The amount of Pro-MMP-1 secreted in response to the bacterial culture supernatant at basal levels and under UV stress was quantified by ELISA. The Pro-MMP-1 results are summarised in Table 2.

Table 2

Organism Sample ng/ml of ng/ml of Pro-

Pro-MMP-1 MMP-1

Basal Under UV stress No Bacteria Basal media containing 3.27 5.34 salts and yeast extract

but no fibre

L.rhamnosus Basal media 3.34 5.01

Oat fibres 2.63 5.59

B.lactis Basal media 2.88 4.23

Oat fibres 2.55 3.89

Release of more amount of Pro-MMP-1 under UV stress indicates greater degradation of skin dermal matrix. Higher Pro-MMP-1 leads to signs of skin-aging. The data indicates that oat fibers caused significant reduction in Pro-MMP-1 release under UV stress.

Example 4: Modulation of IL-6 in epidermal keratinocytes using the supernatant:

Human epidermal keratinocytes (NHEK) were cultured in cell culture plates with 500 ul of Keratinocyte Growth Medium (KGM). The plates were incubated at 37 ° C in an atmosphere of 5% CO2 for 24 hours. After 24 hours, the cells were treated with the culture supernatant obtained from a symbiotic combination of the prebiotic and the probiotic (1 :10 diluted in KGM) and incubated in a carbon-di-oxide incubator at 37 ° C for further 24 hours. After 24 hours incubation, UVA exposure was done to half the cells. First, media was removed and cells were washed with 1xPBS. Thin layer of 1 X PBS was added to each well and cells were exposed to UVA light (22.5mJ/cm2). After exposure, media with the culture supernatant obtained from a symbiotic combination of the prebiotic and the probiotic (1 :10 diluted in FGM) was added again and incubated for 6 hours. The cell culture supernatant was collected and aliquoted and stored at -70 ° C until used for ELISA.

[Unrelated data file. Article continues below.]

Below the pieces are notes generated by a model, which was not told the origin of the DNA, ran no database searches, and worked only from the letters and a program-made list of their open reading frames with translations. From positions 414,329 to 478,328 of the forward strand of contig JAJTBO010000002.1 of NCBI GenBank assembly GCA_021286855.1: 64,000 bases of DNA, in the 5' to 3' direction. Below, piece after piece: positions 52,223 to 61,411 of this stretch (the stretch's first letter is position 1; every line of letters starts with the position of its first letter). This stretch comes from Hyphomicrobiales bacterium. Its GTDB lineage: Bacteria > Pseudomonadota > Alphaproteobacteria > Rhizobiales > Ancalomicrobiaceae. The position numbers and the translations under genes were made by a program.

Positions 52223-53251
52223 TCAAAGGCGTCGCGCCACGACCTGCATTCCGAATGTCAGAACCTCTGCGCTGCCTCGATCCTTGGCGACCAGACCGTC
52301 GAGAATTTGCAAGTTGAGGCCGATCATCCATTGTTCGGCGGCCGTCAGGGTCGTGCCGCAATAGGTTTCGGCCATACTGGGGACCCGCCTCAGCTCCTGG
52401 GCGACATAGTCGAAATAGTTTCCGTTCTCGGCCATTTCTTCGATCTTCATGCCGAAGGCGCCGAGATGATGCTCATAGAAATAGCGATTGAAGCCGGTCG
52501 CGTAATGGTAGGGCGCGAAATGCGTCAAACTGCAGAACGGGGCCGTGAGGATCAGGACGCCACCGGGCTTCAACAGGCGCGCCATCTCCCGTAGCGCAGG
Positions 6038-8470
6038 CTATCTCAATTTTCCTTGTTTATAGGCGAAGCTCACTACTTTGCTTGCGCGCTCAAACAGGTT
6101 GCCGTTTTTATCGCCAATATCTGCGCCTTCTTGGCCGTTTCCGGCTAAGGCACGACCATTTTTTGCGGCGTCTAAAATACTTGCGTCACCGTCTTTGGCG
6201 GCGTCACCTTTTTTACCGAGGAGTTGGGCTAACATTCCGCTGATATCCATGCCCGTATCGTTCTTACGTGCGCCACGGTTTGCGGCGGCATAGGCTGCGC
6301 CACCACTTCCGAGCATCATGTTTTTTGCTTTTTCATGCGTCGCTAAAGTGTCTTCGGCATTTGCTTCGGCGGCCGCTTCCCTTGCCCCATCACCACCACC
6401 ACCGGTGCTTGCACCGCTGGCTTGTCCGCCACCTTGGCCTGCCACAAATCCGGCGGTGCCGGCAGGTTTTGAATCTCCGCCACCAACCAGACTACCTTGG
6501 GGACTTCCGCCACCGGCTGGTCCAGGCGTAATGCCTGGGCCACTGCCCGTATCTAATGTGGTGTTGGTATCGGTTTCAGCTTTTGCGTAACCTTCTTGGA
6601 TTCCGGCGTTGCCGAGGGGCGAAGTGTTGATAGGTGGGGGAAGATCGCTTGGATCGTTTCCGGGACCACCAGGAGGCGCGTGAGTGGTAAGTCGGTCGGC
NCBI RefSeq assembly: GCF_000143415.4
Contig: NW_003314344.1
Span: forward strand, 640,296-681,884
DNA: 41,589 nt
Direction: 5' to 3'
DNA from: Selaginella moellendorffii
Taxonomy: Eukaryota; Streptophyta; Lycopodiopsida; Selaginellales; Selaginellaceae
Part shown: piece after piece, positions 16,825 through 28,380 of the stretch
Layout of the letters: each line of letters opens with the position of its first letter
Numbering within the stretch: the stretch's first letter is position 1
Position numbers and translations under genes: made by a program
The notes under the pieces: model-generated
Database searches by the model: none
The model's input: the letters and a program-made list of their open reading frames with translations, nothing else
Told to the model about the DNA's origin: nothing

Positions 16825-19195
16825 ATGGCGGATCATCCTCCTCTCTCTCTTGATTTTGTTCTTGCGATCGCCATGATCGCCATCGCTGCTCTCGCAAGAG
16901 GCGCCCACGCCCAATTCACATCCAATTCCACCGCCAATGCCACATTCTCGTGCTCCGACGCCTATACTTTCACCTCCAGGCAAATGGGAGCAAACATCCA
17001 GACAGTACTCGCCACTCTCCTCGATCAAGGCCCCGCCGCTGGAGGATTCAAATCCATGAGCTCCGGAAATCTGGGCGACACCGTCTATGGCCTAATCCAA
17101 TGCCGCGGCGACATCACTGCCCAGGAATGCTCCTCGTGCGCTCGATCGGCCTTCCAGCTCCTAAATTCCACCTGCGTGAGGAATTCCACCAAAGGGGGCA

The amount of IL-6 secreted in response to the bacterial culture supernatant at basal levels and under UV stress was quantified by ELISA. The Pro-MMP-1 results are summarised in Table 3.

Table 3 Organism Sample pg/ml of IL-6 pg/ml of IL-6

Basal Under UV stress

No Bacteria Basal media containing 72 131

salts and yeast extract

but no fibre

L.rhamnosus Basal media 57 59

Oat fibres 64 70

B.lactis Basal media 54 67

Oat fibres 70 69

Release of more of IL-6 by keratinocytes under UV stress indicates of higher inflammation in skin epidermis. More of IL-6 cytokine leads to skin inflammation. The data indicates that oat fibers caused significant reduction in IL-6 release under UV stress.